I must admit that at first glance, this claim seems counter-intuitive. Progressives generally argue for policies that call for a fairer distribution of wealth and resources, along with programs that support working families having access to better health care and education. But Graeber's argument is more subtle - from the end of World War II through the late 60's and early 70's, vast resources were put into expanding access to higher education. This was done with the stated purpose of promoting social mobility, to provide the working class the opportunity to "move up" the economic ladder. But by the 1970's, there was an end to the expansion, just as college campuses were exploding with radical, anti-capitalist sentiment.
Graeber believes the system offered many radicals a sort of "settlement." These folks became "reabsorbed into the university but set to work largely at training children of the elite." As education costs have increased exponentially, the number of working class students at major universities has been trending down for decades.
And this brings us to the key to answering a larger question: "Why do working-class Bush voters tend to resent intellectuals more than they do the rich?"
They can imagine a scenario in which they might become rich but cannot possibly imagine one in which they, or any of their children, would become members of the intelligentsia.... A mechanic from Nebraska knows it is highly unlikely that his son or daughter will ever become an Enron executive. But it is possible. There is virtually no chance, however, that his child, no matter how talented, will ever become an international human-rights lawyer or a drama critic for the New York Times. Here we need to remember not just the changes in higher education but also the role of unpaid, or effectively unpaid, internships. It has become a fact of life in the United States that if one chooses a career for any reason other than salary, for the first year or two one will not be paid... The custom effectively seals off such a career for any poor student who actually does attain a liberal arts education. Such structures of exclusion had always existed, but in recent decades fences have become fortresses.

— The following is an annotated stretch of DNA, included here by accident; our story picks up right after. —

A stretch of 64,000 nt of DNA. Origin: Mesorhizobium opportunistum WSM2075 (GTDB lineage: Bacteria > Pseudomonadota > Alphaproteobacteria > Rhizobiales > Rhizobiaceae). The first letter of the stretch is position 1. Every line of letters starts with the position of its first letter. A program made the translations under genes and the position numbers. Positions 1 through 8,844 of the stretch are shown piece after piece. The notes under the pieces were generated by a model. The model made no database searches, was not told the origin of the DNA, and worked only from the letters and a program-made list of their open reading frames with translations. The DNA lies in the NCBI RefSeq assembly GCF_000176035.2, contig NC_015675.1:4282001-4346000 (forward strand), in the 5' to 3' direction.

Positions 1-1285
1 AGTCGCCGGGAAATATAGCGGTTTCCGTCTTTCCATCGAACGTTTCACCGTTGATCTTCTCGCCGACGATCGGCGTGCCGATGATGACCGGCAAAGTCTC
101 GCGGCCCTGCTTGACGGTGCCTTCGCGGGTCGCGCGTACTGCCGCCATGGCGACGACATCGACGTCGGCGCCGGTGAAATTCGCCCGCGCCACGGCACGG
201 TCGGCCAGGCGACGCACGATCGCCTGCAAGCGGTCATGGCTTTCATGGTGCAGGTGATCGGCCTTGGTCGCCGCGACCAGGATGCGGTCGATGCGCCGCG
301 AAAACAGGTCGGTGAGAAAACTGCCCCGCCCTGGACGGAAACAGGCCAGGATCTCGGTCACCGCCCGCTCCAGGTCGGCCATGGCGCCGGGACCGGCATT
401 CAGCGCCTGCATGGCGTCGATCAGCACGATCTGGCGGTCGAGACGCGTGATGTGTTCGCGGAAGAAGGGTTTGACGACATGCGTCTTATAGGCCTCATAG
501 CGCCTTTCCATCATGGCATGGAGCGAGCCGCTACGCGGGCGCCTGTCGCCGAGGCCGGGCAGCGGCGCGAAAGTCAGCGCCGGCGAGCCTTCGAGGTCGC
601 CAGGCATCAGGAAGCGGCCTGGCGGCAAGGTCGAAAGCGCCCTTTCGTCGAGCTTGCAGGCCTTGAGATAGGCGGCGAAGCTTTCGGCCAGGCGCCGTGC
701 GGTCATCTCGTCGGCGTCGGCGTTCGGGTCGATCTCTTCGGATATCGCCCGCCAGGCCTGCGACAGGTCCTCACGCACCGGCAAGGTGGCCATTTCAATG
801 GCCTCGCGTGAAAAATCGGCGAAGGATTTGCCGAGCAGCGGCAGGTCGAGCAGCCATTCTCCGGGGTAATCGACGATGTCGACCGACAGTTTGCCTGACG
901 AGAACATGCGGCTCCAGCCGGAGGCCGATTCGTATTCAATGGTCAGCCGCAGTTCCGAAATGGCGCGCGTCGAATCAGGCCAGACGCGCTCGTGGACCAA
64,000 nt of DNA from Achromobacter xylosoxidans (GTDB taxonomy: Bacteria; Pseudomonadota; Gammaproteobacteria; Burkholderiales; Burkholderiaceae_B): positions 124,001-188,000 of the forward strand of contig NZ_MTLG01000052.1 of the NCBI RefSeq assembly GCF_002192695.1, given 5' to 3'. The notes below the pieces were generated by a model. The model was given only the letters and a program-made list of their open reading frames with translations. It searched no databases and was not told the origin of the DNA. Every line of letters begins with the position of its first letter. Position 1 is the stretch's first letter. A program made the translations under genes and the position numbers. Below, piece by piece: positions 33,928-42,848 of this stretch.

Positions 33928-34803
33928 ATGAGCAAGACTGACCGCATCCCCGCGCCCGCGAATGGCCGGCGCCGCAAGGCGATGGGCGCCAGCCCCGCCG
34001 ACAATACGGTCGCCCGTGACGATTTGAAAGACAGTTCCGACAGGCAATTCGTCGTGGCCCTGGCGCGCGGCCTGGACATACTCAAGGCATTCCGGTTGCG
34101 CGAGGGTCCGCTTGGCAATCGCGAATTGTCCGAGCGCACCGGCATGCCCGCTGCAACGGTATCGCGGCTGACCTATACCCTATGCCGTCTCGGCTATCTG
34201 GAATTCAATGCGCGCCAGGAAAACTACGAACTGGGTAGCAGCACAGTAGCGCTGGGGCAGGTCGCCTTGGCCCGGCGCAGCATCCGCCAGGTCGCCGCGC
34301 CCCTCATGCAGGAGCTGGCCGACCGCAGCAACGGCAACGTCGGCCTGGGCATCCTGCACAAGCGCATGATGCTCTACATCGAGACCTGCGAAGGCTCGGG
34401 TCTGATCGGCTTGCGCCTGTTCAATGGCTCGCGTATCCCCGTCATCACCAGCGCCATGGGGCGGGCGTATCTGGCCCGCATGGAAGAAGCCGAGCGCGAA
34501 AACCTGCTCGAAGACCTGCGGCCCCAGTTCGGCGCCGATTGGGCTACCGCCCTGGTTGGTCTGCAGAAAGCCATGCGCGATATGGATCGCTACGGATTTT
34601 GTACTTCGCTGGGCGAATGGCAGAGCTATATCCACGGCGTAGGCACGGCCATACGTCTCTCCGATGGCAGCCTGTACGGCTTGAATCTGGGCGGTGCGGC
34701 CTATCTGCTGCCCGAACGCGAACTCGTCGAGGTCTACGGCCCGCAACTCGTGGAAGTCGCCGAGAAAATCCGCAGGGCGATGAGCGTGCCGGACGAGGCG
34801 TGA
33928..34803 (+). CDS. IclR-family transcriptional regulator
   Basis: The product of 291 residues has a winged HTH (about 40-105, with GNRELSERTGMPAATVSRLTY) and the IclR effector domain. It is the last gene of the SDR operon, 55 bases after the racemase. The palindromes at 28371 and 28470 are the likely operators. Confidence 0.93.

If "the mechanic's daughter" wishes to pursue a career that maybe "higher" or "more noble" she only has two realistic options: she can either try to find employment at a local church or she can join the army. Graeber's point is that to pursue a "high-minded, altruistic" career, it is best not to have to worry about money. This also helps explain how 60's radicals became so easily compromised:
Campus radicals set out to create a new society that destroyed the distinction between egoism and altruism, value and values. It did not work out, but they were, effectively, offered a kind of compensation: the privilege to use the university system to create lives that did so, in their own little way, to be supported in one's material needs while pursuing virtue, truth, and beauty, and, above all, to pass that privilege on to their own children. One cannot blame them for accepting the offer. But neither can one blame the rest of the country for hating them for it. Not because they reject the project: as I say, this is what America is all about. As I always tell activists engaged in the peace movement and counter-recruitment campaigns: why do working-class kids join the army anyway? Because, like any teenager, they want to escape the world of tedious work and meaningless consumerism, to live a life of adventure and camaraderie in which they believe they are doing something genuinely noble. They join the army because they want to be like you.